Over the last several years, the Federal Communications Commission (FCC) has been taking a more active role both in anticipating the need for ever greater communications network security measures necessary to counter threats as well as potentially forging a new role in protecting the integrity of data that flows through the Internet. The latest evidence of this security consciousness is a recent Notice of Inquiry (“Notice”) adopted by the FCC seeking information to better understand the scope of Border Gateway Protocol (BGP) routing system security vulnerabilities, and the means to address them.
On the eve of the U.S. Senate’s confirmation of Alan Davidson as the new Administrator of the National Telecommunications and Information Administration (NTIA), NTIA published a request for public comments on January 10, 2022, on a range of broadband infrastructure issues, paving the way for Davidson’s reported top priority in his term. The request is the first of a series, which together are to establish three new NTIA programs under the appropriations from the November 2021 Infrastructure Investment and Jobs Act: the Broadband Equity, Access, and Deployment (BEAD) Program, the “Middle Mile Infrastructure” Program, and the Digital Equity Inclusion Program.
Following up on a mandatory 2019 request for information issued by the Federal Trade Commission (FTC) to the largest Internet Service Providers (ISPs) in the United States, the FTC staff in late October issued a Report titled – A Look at What ISPs Know About You: Examining the Privacy Practices of Six Major Internet Service Providers. Among the agency staff’s general findings on ISP data collection and use practices, the most striking perhaps is the apparent degree of integration among ISPs and advertisers with respect to their data collection and use practices. The report also highlights the tools ISPs offer to customers to either manage or control many types of ISP data collection and use.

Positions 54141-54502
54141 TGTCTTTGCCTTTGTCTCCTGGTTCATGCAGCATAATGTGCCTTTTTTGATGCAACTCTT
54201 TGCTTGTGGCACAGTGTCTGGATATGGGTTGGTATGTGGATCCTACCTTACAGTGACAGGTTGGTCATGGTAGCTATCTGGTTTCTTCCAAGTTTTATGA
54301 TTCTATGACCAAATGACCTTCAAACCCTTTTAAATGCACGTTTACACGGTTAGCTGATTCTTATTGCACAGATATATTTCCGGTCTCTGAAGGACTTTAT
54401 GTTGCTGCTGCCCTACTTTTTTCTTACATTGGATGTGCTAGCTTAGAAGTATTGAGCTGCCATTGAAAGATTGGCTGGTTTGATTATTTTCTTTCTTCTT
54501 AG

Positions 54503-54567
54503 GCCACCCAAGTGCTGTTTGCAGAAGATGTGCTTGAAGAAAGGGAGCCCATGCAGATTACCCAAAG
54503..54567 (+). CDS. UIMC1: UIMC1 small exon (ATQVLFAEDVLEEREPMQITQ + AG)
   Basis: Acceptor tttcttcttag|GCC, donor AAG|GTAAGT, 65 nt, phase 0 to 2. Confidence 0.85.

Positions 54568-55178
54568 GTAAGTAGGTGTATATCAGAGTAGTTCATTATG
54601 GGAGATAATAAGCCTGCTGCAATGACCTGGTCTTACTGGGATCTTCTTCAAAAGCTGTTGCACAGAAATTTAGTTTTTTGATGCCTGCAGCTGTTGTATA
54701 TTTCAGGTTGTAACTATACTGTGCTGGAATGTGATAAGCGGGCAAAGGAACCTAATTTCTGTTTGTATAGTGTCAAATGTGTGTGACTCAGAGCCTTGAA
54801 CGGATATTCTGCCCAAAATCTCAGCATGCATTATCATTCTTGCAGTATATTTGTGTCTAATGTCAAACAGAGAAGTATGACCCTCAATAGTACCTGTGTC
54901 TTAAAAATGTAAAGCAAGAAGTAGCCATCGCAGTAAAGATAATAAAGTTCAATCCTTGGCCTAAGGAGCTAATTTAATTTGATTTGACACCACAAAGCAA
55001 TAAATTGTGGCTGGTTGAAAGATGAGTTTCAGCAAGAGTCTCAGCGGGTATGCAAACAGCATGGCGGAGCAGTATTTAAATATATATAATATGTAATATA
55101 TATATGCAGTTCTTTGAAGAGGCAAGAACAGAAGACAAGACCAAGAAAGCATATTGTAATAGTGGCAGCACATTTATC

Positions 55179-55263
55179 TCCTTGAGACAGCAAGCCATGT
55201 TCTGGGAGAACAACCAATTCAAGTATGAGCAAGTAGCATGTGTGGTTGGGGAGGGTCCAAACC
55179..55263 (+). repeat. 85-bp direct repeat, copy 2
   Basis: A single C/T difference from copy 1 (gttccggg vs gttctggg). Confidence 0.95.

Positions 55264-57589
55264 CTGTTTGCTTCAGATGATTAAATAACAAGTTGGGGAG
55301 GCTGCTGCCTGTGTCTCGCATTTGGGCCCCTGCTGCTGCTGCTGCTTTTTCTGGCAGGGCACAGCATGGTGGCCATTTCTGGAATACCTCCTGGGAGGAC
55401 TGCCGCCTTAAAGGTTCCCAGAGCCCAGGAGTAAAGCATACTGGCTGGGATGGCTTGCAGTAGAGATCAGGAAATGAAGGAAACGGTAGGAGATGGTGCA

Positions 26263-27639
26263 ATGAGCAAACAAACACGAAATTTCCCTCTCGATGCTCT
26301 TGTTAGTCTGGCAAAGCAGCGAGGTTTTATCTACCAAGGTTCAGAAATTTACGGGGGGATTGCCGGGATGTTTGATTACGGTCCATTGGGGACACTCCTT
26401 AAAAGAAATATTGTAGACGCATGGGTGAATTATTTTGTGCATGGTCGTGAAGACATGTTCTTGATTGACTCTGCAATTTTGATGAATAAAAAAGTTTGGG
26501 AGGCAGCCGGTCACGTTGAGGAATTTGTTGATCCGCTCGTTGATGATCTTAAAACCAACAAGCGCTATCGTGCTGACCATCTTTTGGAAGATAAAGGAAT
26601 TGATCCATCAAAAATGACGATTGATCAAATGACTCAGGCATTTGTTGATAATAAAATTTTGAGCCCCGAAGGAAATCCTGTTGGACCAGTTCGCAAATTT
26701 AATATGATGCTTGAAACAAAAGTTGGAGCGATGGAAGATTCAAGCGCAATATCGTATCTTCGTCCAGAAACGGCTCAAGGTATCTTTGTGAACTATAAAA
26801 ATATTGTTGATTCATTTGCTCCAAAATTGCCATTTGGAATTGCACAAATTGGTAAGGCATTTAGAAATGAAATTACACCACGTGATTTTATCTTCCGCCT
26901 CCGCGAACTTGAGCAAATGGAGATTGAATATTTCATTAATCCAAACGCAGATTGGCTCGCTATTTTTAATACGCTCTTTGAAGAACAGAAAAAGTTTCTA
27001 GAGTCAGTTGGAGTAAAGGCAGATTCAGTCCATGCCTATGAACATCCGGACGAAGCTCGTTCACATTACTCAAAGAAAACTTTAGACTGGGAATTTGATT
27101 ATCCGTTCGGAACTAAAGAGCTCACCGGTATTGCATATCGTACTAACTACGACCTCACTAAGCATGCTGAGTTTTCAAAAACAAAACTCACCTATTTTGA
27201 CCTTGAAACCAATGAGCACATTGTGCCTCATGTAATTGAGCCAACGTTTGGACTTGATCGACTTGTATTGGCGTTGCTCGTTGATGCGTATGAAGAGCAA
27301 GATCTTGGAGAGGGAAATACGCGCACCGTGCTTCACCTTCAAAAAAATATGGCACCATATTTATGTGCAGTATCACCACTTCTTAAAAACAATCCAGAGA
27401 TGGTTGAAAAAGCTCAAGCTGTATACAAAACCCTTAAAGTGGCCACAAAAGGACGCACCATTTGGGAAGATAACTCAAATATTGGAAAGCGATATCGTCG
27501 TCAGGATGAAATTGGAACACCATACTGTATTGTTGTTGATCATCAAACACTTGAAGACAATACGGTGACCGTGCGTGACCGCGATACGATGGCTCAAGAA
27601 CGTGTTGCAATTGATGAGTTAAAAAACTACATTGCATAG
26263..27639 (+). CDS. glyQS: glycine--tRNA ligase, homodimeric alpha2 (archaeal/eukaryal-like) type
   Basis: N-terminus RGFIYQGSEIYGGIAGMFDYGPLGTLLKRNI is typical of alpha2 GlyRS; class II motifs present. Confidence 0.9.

The information presented in the Report is aggregated and de-identified and has been supplemented with information gathered from follow-up FTC staff questions and meetings with the ISPs that were the subjects of the FTC information request. The Report’s summary of information on real-world ISP data practices could prove useful as Congress wrestles with the potential for federal privacy legislation and states review the need for legislation.
During his presidential campaign, President Biden committed “to build back better in rural America” by “expand[ing] broadband, or wireless broadband via 5G, to every American.” Last month, President Biden renewed his focus on “universal broadband” through the announcement of a bipartisan agreement for a large infrastructure bill that highlights broadband connectivity. Between setting the goal and realizing congressional appropriations to implement his “Build Back Better” initiative, federal (and in some situations, state) regulators have also confronted several important broadband infrastructure issues this year as they balance an understandable desire for competition and choice among broadband networks and service offerings against the practical challenges and economic realities of broadband deployment. What progress has the Biden Administration made so far?
Broadband is more important now than ever. According to a 2021 report by Parks Associates, 41% of US broadband households have been working or attending schools remotely, with the COVID-19 pandemic having driven approximately 7.2% of those households to upgrade their broadband network last year. Terabytes of data are communicated and shared every second through broadband Internet platforms – the most ubiquitous means of communication and connection.
After a long wait, the California Attorney General’s (AG) office held a news conference on October 10, 2019, and published proposed regulations implementing the California Consumer Privacy Act (CCPA). Companies gearing up for CCPA’s January 1, 2020, effective date should quickly review and assess the proposed regulations’ potential effects on their operations and consider attending upcoming public hearings or submitting public comments by December 6, 2019.
Businesses in Texas that own or license computerized data will expect a shortened data breach notification deadline for any breach of sensitive personal information after January 1, 2020. Meanwhile, reporting to state attorney general (“AG”) will become mandatory if more than 250 Texans are involved in a single data breach.